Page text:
Cf. also Gr. ἤλυϑε, OIr. luid < PIE *h1ludhet ‘went’, which can hardly be secondary. For the zero grade, cf. also Gr. aor. ἔφυγον, ἔτραπον from pres. φεύγο ‘I run’, τρέπω ‘I turn’, etc. Thematic aorists are often secondary, and exact correspondences are few – some researchers consider all (or most) of them as secondary/innovative. PIE may also have had a reduplicated aorist, cf. Ved. ávocam, Gr. εἶπον < *(h1e)-we-wkw-o-m ‘I said’. The dual endings in Vedic/Greek differed from those of the present (the thematic vowel is in brackets): 1 *-(o)-we > Ved. -(ā)va, OCS -(o)v\ě\; 2 *-(e)-to-m > Ved. -(a) tam, Gr. -(ε)τον; 3 *-(e)-te-h2m > Ved. -(a) tām, Gr. -(ε)την (< -(ε)τᾱν).

Some also reconstruct imperfect for PIE, based on Greek and Vedic, cf. Ved. ā́sam , Gr. (Ion.) ἦα < (?) PIE *(h1e)-h1es-m̥; Ved. ábharam, Gr. ἔφερον < (?) PIE *(h1e)-bher-o-m. It is identical to the present except that it has aorist endings. This would then be the past tense of the imperfective aspect stem (the present being the present tense of imperfectives). Augmentless aorists and imperfects (sometimes used in a “timeless” meaning) found in Vedic, Gatha-Avestan, and Homeric/early Greek are often called injunctives. It seems that they were originally verbs unmarked for tense/mood when following preceding fully marked verbs or after the prohibitive imperative particle *meh1 ‘not’ (> Ved. mā́, Gr. μή, Alb. mo ‘do not!’, Arm. mi). In both cases, there was no need for redundant marking of tense/mood so it was left out, which is perhaps a structure of PIE origin – e.g., PIE may have used the injunctive forms like *bheront ‘they are carrying’ without the pres. ptcp. *-i, not the pres. *bheronti, after the present was already marked on a previous verb. 12 This is typologically very similar to the Bantu consecutive (cf. Nurse 2003: 101–102). For the middle aorist see p. 100.

Perfect

The “perfect” originally (whether in the last phase of PIE or in pre-PIE) most likely indicated the stative aspect. The frequent, and plausible, assumption is that the original stative (expressing states like ‘I am dead’) at one stage, perhaps partially already in late PIE, became resultative (‘I have died [and I am dead now]’), and finally in post-PIE preterite (‘I died’). In most later IE languages, it has developed into a regular past tense. However, in Homeric Greek (with relics in Classical Greek) the perfect expresses the meaning of the state of the subject (this occurs less commonly also in R̥gveda), cf. Homeric τέϑνηκε ‘is dead’, ἕστηκε ‘is standing’ (cf. p. 309). Some original perfect forms have a present tense (or stative) meaning in other languages as well – like *woydh2e ‘I know’ almost everywhere, Latin verbs like meminī ‘I remember’ (cf. Goth. man ‘thinks’ and Gr. μέμονα ‘I yearn for’), or the Germanic praeteritopraesentia class (p. 400). The PIE perfect is preserved in Indo-Iranian, Greek, Italic/Celtic (mixed with aorist), Germanic, and Anatolian (albeit in different form than in Indo-Iranian/Greek) – elsewhere, it was lost, usually with some remaining traces.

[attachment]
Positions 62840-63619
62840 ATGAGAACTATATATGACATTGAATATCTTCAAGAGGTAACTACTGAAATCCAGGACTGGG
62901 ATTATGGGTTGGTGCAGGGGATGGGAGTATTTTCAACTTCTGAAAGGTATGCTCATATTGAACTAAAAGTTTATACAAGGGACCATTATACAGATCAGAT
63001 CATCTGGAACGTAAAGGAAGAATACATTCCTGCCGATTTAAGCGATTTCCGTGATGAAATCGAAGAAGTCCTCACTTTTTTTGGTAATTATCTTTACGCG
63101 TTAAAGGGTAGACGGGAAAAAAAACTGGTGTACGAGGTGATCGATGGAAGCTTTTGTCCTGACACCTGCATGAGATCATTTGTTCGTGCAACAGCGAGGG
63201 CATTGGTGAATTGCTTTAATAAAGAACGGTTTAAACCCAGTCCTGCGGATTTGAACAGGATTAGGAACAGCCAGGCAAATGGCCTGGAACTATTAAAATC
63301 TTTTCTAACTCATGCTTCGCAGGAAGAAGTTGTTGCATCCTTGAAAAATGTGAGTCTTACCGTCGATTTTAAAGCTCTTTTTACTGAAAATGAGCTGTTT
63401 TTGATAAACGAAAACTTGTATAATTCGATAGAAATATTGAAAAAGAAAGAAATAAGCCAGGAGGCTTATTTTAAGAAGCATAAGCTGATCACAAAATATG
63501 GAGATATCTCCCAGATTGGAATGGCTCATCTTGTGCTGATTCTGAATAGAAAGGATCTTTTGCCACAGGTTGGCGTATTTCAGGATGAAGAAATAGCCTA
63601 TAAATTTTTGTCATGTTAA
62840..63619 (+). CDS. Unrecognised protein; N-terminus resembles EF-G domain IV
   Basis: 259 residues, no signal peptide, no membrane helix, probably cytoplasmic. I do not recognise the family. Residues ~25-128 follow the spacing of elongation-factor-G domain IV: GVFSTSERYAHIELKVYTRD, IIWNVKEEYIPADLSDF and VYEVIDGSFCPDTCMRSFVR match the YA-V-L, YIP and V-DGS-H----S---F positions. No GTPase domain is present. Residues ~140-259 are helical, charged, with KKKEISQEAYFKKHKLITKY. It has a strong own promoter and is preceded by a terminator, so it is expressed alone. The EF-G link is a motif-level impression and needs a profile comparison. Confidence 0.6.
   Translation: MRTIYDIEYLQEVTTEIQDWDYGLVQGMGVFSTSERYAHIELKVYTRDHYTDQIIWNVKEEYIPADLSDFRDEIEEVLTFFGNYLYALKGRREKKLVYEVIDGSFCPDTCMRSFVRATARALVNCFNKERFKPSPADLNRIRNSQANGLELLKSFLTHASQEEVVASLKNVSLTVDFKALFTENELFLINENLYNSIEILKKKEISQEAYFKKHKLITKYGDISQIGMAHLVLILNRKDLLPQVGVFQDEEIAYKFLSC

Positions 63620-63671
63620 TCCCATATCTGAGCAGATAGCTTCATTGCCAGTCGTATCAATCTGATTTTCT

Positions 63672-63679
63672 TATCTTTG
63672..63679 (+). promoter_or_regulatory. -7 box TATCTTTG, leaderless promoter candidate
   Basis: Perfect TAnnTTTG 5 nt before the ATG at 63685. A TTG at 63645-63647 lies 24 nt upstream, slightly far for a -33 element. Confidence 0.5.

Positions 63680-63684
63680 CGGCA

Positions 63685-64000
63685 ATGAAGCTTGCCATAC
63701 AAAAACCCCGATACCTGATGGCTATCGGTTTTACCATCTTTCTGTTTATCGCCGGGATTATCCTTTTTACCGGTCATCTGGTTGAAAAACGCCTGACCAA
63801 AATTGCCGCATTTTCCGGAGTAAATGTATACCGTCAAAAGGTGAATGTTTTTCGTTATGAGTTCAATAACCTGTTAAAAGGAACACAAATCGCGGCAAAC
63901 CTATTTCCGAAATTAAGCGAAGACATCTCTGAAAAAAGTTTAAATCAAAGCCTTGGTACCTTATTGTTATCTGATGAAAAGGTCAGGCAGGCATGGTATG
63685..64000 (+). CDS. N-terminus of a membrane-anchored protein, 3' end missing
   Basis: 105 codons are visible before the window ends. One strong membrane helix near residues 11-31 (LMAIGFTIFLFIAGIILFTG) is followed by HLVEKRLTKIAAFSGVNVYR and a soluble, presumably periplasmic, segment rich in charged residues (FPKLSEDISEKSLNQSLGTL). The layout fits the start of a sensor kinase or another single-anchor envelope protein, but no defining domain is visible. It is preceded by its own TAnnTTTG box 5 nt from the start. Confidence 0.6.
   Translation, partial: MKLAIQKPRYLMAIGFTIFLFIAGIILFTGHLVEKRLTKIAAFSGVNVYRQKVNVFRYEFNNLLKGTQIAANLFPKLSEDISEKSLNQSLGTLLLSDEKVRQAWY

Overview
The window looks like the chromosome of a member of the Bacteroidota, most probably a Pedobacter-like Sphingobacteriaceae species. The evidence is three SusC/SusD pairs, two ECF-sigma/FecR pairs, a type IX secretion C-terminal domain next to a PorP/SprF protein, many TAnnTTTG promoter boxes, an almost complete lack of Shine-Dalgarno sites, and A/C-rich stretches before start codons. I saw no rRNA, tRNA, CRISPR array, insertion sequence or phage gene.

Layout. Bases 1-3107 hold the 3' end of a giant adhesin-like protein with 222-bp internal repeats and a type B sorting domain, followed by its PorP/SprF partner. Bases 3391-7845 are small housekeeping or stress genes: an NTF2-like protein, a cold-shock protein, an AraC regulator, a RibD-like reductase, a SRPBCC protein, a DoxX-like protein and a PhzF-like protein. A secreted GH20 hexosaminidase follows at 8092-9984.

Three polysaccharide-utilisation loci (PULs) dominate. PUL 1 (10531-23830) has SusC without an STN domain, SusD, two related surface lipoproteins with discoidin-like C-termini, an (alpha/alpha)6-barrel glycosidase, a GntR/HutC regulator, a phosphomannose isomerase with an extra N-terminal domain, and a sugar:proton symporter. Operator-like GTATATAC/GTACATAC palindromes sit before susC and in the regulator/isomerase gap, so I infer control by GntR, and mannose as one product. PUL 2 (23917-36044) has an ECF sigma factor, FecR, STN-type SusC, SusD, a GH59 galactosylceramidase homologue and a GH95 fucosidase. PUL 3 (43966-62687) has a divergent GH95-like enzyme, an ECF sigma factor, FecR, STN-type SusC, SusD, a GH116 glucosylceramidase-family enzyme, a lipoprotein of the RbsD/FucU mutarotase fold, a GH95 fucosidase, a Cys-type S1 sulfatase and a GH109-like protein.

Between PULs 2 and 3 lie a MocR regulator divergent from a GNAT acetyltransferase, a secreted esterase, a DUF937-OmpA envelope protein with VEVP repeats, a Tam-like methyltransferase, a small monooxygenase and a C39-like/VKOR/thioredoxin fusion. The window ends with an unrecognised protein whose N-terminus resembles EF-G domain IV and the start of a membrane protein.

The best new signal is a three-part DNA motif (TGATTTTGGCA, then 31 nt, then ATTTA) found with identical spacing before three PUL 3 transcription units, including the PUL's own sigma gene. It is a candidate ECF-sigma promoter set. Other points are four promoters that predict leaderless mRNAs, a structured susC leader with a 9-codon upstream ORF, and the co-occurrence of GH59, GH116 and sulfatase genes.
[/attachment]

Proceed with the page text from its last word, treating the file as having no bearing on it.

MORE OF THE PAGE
The usual perfect formation had partial reduplication of the root (originally perhaps only *Ce- but also *CV-, cf. Gr. λέ-λοιπα but Ved. ri-réca < *le/i-loykw-h2e from *leykw- ‘leave’), the ablaut alternation in the root (*o-grade in the sg., zero grade in the pl. – preserved regularly in Vedic, sometimes in Germanic), and special (athematic) perfect endings (*-h2e, *-th2e, *-e, *-me, *-e, *-r̥/-ēr). For reduplication cf. Ved. ja-gama ‘I went’ (from gácchati ‘goes’), Gr. πέ-ποιϑα ‘I am persuaded’ (from πείϑω ‘I persuade’), Lat. ce-cinī ‘I sang’ (from canō ‘I sing’), Goth. haí-hait ‘I called’ (from haitan ‘to call’), OIr. ce-chan ‘I sang’ (from canid ‘sings’), etc. Reduplication was regular in Indo-Iranian and Greek, and sporadic in Germanic, Italic, and Celtic. In PIE it may have been present in almost all forms (though we cannot be sure). The ablaut alternation is attested regularly in Indo-Iranian, in Germanic “strong” verbs, and some (early) Greek forms. The ablaut alternation includes the accent shift in Vedic (jujóṣa ‘he has enjoyed’ – jujuṣúr ‘they have enjoyed’) and Germanic “strong” verbs, cf. OEng. cēas ‘I/he chose’ – curon ‘we chose’ (with Verner’s Law – p. 20, 393) < PIE *(ǵu)ǵowse – *(ǵu)ǵusr̥. Anatolian shows no special perfect stem (cf. p. 187 for possible reduplication), just different endings. The exact relation of the PIE perfect to the Anatolian ḫi-present, in spite of the formally close similarity of endings, is controversial (p. 187).

The best-attested perfect form is the one that is rather aberrant – the perfect form *woyd-/wid- has no reduplication (it is the only such plausibly reconstructable form) and has a stative (in later languages present) meaning ‘know’, derived from *weyd- ‘see’ (p. 49). The apparent (already PIE) development was ‘I have seen’ > ‘I know’ (or, more precisely, ‘I am in the state of having seen/knowing’):